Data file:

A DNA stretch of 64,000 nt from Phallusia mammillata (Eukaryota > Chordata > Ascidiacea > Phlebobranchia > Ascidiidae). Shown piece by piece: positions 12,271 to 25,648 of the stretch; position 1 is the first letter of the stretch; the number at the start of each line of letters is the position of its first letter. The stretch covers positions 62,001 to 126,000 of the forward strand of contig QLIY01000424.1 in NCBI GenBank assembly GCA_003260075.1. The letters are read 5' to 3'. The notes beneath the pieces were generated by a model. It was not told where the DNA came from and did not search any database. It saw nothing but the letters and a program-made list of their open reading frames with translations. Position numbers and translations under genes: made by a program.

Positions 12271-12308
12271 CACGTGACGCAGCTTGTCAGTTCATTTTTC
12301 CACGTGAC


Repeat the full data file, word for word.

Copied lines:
A DNA stretch of 64,000 nt from Phallusia mammillata (Eukaryota > Chordata > Ascidiacea > Phlebobranchia > Ascidiidae). Shown piece by piece: positions 12,271 to 25,648 of the stretch; position 1 is the first letter of the stretch; the number at the start of each line of letters is the position of its first letter. The stretch covers positions 62,001 to 126,000 of the forward strand of contig QLIY01000424.1 in NCBI GenBank assembly GCA_003260075.1. The letters are read 5' to 3'. The notes beneath the pieces were generated by a model. It was not told where the DNA came from and did not search any database. It saw nothing but the letters and a program-made list of their open reading frames with translations. Position numbers and translations under genes: made by a program.

Positions 12271-12308
12271 CACGTGACGCAGCTTGTCAGTTCATTTTTC
12301 CACGTGAC